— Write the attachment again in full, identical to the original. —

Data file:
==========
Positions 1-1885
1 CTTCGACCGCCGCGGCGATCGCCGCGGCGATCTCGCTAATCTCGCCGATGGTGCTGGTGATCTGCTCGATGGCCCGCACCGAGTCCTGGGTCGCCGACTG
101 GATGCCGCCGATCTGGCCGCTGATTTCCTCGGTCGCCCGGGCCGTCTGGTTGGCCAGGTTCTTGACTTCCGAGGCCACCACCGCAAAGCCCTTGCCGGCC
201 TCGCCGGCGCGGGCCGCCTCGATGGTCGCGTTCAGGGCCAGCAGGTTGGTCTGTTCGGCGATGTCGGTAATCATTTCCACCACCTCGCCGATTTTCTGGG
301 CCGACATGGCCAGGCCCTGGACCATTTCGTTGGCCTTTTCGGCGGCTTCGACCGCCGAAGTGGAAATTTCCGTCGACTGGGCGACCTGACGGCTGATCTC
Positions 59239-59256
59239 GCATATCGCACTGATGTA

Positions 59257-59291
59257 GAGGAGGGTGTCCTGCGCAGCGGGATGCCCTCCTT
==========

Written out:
Positions 1-1885
1 CTTCGACCGCCGCGGCGATCGCCGCGGCGATCTCGCTAATCTCGCCGATGGTGCTGGTGATCTGCTCGATGGCCCGCACCGAGTCCTGGGTCGCCGACTG
101 GATGCCGCCGATCTGGCCGCTGATTTCCTCGGTCGCCCGGGCCGTCTGGTTGGCCAGGTTCTTGACTTCCGAGGCCACCACCGCAAAGCCCTTGCCGGCC
201 TCGCCGGCGCGGGCCGCCTCGATGGTCGCGTTCAGGGCCAGCAGGTTGGTCTGTTCGGCGATGTCGGTAATCATTTCCACCACCTCGCCGATTTTCTGGG
301 CCGACATGGCCAGGCCCTGGACCATTTCGTTGGCCTTTTCGGCGGCTTCGACCGCCGAAGTGGAAATTTCCGTCGACTGGGCGACCTGACGGCTGATCTC
Positions 59239-59256
59239 GCATATCGCACTGATGTA

Positions 59257-59291
59257 GAGGAGGGTGTCCTGCGCAGCGGGATGCCCTCCTT